More than six years after Cleveland police fired 137 shots in a police chase and killed two unarmed people, a trial for two police supervisors involved has started.
The trial for Patricia Coleman and Randolph Dailey, who are facing misdemeanor traffic charges, began Monday with jury selection, according to CBS affiliate KDKA-TV.
The case dates back to a police chase Nov. 29, 2012, when an officer reportedly mistook the sound of a car backfiring for gunfire coming from a car Timothy Russell and Malissa Williams were in.
The mistake led to a 22-mile, 125-mph chase that began near the downtown Justice Center and ended in a middle school parking lot in East Cleveland, according to the Ohio news website cleveland.com.
More than 60 police officers joined in, and 13 officers sprayed the area of East Cleveland with gunshots, the news outlet reported.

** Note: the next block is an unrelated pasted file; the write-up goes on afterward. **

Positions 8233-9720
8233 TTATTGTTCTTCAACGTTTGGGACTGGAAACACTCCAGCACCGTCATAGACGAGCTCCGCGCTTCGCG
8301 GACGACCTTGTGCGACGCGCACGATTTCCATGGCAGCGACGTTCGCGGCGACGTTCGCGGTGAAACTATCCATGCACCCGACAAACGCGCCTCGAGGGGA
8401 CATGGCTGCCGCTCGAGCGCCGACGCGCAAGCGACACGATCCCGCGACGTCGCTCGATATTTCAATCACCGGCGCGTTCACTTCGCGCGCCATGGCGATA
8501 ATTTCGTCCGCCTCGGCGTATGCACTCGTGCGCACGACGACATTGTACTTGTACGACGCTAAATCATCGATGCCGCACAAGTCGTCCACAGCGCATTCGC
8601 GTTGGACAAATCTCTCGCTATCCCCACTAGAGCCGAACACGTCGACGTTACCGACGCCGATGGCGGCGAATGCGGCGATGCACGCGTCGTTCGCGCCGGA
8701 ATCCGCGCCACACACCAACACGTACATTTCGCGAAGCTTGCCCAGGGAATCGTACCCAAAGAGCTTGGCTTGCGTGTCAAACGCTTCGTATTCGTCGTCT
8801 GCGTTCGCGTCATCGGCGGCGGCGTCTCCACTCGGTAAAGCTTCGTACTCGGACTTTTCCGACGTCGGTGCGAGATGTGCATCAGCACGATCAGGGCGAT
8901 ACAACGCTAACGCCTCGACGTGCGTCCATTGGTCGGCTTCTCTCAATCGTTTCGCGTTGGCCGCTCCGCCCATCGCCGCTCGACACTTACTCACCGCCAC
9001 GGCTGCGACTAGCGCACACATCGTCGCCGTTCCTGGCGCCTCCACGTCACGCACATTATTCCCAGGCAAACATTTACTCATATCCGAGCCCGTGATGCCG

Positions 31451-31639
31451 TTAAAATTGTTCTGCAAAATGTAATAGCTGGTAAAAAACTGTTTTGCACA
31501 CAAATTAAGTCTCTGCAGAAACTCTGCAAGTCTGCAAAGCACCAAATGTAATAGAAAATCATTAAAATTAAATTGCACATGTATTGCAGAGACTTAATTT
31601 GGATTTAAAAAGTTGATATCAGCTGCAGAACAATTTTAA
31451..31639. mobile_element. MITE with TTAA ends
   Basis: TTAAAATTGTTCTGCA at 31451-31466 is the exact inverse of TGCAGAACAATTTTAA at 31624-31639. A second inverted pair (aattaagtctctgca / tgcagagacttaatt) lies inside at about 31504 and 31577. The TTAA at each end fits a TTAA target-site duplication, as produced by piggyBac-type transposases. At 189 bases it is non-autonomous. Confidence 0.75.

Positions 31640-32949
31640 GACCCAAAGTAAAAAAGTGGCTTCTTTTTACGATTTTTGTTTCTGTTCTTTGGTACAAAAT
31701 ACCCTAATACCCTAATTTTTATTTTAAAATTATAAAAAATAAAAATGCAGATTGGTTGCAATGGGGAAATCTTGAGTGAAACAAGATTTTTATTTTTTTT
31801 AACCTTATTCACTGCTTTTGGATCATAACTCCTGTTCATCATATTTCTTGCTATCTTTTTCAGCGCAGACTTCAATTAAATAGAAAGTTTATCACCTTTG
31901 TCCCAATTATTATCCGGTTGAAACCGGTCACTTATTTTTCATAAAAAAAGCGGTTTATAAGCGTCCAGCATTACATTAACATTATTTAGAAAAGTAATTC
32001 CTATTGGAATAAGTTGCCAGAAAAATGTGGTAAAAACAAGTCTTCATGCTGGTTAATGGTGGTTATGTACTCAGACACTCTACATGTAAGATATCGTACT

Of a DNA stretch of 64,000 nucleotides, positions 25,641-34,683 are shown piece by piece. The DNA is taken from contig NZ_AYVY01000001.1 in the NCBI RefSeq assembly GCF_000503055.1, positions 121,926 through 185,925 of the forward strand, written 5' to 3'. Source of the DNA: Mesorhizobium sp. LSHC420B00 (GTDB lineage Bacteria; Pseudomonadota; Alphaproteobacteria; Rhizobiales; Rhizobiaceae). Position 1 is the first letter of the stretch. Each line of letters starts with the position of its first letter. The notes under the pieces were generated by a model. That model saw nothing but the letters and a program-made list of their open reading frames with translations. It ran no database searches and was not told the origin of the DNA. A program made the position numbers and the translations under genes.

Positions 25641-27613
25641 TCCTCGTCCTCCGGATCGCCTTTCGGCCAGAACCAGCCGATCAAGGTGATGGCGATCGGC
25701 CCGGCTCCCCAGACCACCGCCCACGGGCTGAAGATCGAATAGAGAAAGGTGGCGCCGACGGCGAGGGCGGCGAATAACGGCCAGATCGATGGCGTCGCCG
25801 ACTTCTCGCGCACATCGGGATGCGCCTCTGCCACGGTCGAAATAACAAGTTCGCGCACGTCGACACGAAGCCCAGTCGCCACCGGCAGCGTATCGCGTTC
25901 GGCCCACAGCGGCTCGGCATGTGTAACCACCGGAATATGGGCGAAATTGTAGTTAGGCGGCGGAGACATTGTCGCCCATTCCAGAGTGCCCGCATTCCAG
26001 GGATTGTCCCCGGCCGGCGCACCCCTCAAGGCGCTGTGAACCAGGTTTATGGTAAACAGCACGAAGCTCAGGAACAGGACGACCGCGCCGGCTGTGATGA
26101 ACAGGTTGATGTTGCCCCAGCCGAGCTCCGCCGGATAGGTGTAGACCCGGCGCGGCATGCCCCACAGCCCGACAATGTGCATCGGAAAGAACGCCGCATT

Both Russell and Williams were killed in the incident, which attracted national media attention and prompted Cleveland to settle a lawsuit related to their deaths by paying their families $3 million.
Twelve officers were disciplined in the incident. Six were suspended, and Michael Brelo — who fired 49 shots into the targeted car and jumped on the hood of the victims’ car at one point — was fired, NBC News reported.
Brelo also faced a voluntary manslaughter charge in the incident, but a judge acquitted him in May 2015.
Charges were initially brought against supervisors Coleman and Dailey in 2014, but their trials were moved from Cleveland to East Cleveland, and were also appealed to the Ohio Supreme Court, the Cleveland news website reported.
Now, Coleman and Dailey are accused of dereliction of duty and traffic violation for failing to manage their subordinates during the chaotic encounter.